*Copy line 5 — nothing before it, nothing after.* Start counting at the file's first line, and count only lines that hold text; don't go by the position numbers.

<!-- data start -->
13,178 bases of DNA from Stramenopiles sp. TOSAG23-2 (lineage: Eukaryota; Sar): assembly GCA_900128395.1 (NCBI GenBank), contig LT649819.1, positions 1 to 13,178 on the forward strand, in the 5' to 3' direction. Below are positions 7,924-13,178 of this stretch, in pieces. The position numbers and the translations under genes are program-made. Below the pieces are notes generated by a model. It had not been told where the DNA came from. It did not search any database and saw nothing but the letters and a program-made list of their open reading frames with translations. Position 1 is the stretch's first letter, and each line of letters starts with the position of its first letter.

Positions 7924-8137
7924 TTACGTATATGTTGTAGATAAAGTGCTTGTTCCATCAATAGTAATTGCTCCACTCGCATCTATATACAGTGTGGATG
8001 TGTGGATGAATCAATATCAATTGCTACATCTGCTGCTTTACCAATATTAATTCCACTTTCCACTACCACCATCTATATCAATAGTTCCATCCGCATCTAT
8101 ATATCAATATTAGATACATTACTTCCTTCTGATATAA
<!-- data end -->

8101 ATATCAATATTAGATACATTACTTCCTTCTGATATAA